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Little-known fact about Mar-a-Lago’s history shows why it is the perfect Winter White House

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Being President is a stressful job.

That’s especially true if your name is Donald Trump and you not only have to deal with the intricacies of government, but also with a hostile press and obstructionist opposition party.

Just staying sane calls for a reasonable amount of escape from the never-ending commotion in Washington, D.C.

To that end, the concept of a “Winter White House” has become a tradition in American politics.

From Franklin Roosevelt’s “Little White House” in Warm Springs, Georgia to Barack Obama’s Plantation Estate in Honolulu, Hawaii, the idea of a presidential “home away from home” is one that captures the public imagination, making Americans feels like the Commander-in-Chief really is a human being who needs vacation time as much as anybody else.

President Franklin Roosevelt at his “Little White House” in Warm Springs Georgia in 1932. (Photo: NARA).

Considering Florida’s enviably warm climate, it’s no surprise the Sunshine State is among the top presidents’ retreats. Warren G. Harding, Harry Truman, John F. Kennedy, and Richard Nixon all called Florida home when the cold weather came rolling around to D.C.

President Kennedy and his family spend Easter vacation in Palm Beach, FL. (Photo: Screen Capture).

In fact, it was President Nixon’s property in Key Biscayne that was first honored with the “Winter White House” nickname.

President Richard Nixon’s “Winter White House” in Key Biscayne, FL. (Photo: Karl H. Schumacher, NARA).

Of all the secondary presidential residences, perhaps none has been more truly deserving of being called a Winter White House than President Trump’s lavish Mar-a-Lago resort in Palm Beach.

Mar-A-Lago. (Photo: Shutterstock).

Boasting 126 rooms and 62,500 feet of space (not to mention a spa, ballroom, and five tennis courts), Mar-a-Lago gives the actual White House a run for its money.

(Photo by Davidoff Studios/Getty Images).

President Trump’s favorite getaway spot is the fascinating collision of two very different worlds. Built from 1924 to 1927 by breakfast cereal heiress Marjorie Merriweather Post, Mar-a-Lago long stood as a symbol of Palm Beach’s uber-wealthy social elite.

(Photo by Ian MacNicol/Getty Images).

But the estate’s transfer into the hands of the polemic real estate tycoon in 1985 made Mar-a-Lago something of an anomaly in the area. Trump represented the fast-moving world of the nouveau riche more than the old money crowd that dominated Palm Beach.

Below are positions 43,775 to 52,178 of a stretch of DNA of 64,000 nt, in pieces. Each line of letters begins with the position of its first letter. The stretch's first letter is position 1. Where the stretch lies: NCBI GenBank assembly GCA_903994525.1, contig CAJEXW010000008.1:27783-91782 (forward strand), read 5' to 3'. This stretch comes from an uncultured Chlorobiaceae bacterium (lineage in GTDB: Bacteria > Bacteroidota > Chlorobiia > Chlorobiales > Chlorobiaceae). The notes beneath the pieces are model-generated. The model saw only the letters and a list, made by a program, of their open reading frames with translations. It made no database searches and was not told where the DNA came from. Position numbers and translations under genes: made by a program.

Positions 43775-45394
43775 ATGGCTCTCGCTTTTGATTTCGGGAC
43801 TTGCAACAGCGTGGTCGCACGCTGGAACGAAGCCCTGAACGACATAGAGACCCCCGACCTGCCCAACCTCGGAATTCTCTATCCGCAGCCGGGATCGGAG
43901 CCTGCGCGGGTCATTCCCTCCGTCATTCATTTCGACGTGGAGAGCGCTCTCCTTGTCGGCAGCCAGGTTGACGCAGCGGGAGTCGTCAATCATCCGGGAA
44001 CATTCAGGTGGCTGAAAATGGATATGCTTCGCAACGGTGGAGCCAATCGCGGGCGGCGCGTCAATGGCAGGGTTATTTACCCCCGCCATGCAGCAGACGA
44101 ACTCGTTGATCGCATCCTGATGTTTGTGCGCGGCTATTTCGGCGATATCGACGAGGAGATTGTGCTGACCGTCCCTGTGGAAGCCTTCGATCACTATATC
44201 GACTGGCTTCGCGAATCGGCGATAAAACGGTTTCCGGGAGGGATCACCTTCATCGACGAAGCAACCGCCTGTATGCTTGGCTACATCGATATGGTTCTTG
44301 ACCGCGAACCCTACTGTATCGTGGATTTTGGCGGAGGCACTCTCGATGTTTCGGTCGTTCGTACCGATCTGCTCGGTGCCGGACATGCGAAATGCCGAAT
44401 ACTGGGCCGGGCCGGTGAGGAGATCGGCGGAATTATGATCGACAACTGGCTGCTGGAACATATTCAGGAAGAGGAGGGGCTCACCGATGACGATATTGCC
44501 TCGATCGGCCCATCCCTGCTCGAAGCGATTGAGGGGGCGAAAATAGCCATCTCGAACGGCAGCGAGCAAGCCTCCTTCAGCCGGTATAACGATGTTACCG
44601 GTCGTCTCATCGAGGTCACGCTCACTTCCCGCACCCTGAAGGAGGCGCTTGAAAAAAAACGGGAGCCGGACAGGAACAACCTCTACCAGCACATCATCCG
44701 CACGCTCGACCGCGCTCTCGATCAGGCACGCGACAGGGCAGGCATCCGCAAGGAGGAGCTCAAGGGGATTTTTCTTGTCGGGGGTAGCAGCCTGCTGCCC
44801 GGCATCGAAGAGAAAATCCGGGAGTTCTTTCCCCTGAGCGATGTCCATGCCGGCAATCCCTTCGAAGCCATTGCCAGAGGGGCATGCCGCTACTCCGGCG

A Trump coat of arms hangs proudly at Mar-a-Lago. (Photo: Screen Capture).

When President Trump turned Mar-a-Lago into a private club in the ’90s, he went against norms at other local resorts by admitting blacks and Jews. He used his estate to host concerts by stars like Celine Dion and Billy Joel, prompting constant complaints from neighbors about violated noise ordinances.

Disgruntled locals felt the new resident upset the established order of a community that saw itself as a remnant of the Gilded Age.

(Photo by Gustavo Caballero/Getty Images).

But there’s one oft-overlooked fact about Mar-a-Lago that makes it a true case of fulfilled destiny.

Upon her death in 1973, Marjorie Post willed Mar-a-Lago to the National Park Service for use as–ironically–a Winter White House.

Mar-a-Lago circa 1960. (Photo: Florida Memory).

Presidents Nixon and Carter paid the property no attention. Eventually, the immense costs of maintaining the estate forced the government to return it to Post Foundation in 1981. Post’s descendants hoped to rid themselves of the financial burden by selling it.

Even after Mar-a-Lago was declared a National Historic Landmark, few potential buyers were interested. Until Donald Trump arrived on the scene.

Donald Trump shakes hands with President Reagan in 1987. (Photo: Ronald Reagan Presidential Library).

The flamboyant New York businessman wanted to break into Palm Beach, and unsuccessfully attempted to purchase and combine two apartments in the area.

When he learned Mar-a-Lago was up for sale, Trump offered the Post family $25 million. But the owners rejected him.

Not one to accept defeat, the future Commander-in-Chief paid KFC executive Jack C. Massey $2 million for the land between Mar-a-Lago and the ocean. When Trump said he would use the land to build a house that would block Mar-a-Lago’s lush beach view, its property value declined.

The tiled patio at Mar-a-Lago. (Mary Jordan/The Washington Post via Getty Images).

As a result, Trump ended up nabbing the historic estate for just $7 million.

The “Art of the Deal” author managed to keep hold of Mar-a-Lago through two divorces, using it as his top destination for getting away from the Big Apple’s hustle and bustle.

(Photo by Davidoff Studios/Getty Images).

When Trump acquired Mar-a-Lago in 1985, few people imagined that 30 years later he would run for President–much less actually win.

As a matter of fact, the entrepreneur and pop culture icon was asked about his presidential ambitions for decades–but repeatedly dismissed rumors he was entertaining a political career.

Fate has a strange way of working. By an unexpected turn of events, Marjorie Post’s vision of having her prized estate serve as a Winter White House came true.

Some things are just meant to be.

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